“Business day” in this provision is defined under § 1026.2(a)(6), as the “day on which the creditor’s offices are open to the public for carrying on substantially all of its business functions.”

A “business day” for delivery of the LE is not the same as a “business day” for the delivery of the CD. The definition of a “business day” when it comes to the delivery of the CD is as follows: “For purposes of § 1026.19(f)(1)(ii), the term “business day” means all calendar days except Sundays and legal public holidays,” referred to in § 1026.2(a)(6).

This means that the consumer will receive the CD containing fees and loan terms three business days prior to the signing of the documents giving them time to review the numbers.

Old Republic Title agents and offices stand ready to help answer consumer questions once they have received the CD or at any other point in the transaction.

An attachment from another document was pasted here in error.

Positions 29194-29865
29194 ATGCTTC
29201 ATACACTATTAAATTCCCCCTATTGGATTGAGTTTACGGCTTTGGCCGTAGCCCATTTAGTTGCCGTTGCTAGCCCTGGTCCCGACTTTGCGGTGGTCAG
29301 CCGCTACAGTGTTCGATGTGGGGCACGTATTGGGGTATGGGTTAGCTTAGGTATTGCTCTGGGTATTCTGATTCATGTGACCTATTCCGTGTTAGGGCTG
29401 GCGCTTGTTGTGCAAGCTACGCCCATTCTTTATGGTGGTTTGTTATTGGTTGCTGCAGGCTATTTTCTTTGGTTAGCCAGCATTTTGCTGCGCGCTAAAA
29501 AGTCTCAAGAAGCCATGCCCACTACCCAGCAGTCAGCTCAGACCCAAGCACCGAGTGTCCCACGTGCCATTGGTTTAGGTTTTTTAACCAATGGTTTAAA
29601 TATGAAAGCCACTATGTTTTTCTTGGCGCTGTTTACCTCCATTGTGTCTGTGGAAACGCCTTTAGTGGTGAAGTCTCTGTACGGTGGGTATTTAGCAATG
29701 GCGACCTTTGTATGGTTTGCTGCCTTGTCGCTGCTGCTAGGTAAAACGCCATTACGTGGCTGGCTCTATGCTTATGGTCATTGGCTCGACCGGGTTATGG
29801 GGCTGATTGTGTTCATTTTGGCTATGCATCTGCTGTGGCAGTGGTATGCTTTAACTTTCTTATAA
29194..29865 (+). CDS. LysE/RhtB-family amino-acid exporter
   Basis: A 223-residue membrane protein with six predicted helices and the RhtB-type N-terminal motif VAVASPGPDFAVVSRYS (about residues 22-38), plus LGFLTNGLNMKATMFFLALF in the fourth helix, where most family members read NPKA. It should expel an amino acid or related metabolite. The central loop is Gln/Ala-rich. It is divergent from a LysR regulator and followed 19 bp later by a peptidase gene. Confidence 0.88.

Can a borrower waive their right to waiting three days after receiving the Closing Disclosure (CD) in order to close the deal sooner? Yes, but only under very limited circumstances.

There is a provision in Consumer Financial Protection Bureau’s (CFPB’s) TILA-RESPA Integrated Disclosure (TRID) Rule that allows the borrower to waive the three day review period after receiving the disclosure ONLY if the borrower has a Bona Fide Personal Financial Emergency. The phrase is undefined but the CFPB has noted the bar is set very high for what would constitute a financial emergency. However, the entity that will determine whether or not a waiver may be used is the creditor on the new loan. The CFPB “recognizes that the limited guidance on what constitutes a bona fide personal financial emergency may limit the use of the waiver, but the Bureau believes the waiver should be reserved for limited use: when a consumer faces a true financial emergency, as distinct from an inconvenience.” Page 472

The definition of a Bona Fide Personal Financial Emergency was left intentionally narrow in the Rule and “while they noted that consumers may be inconvenienced by closing delays, they stated that a waiver should not be available for mere inconveniences, and that a narrow waiver provision would provide industry an incentive to avoid such inconveniences without risking the potential that a flexible waiver provision could be abused.” Page 467

The CFPB website contains even more detailed information.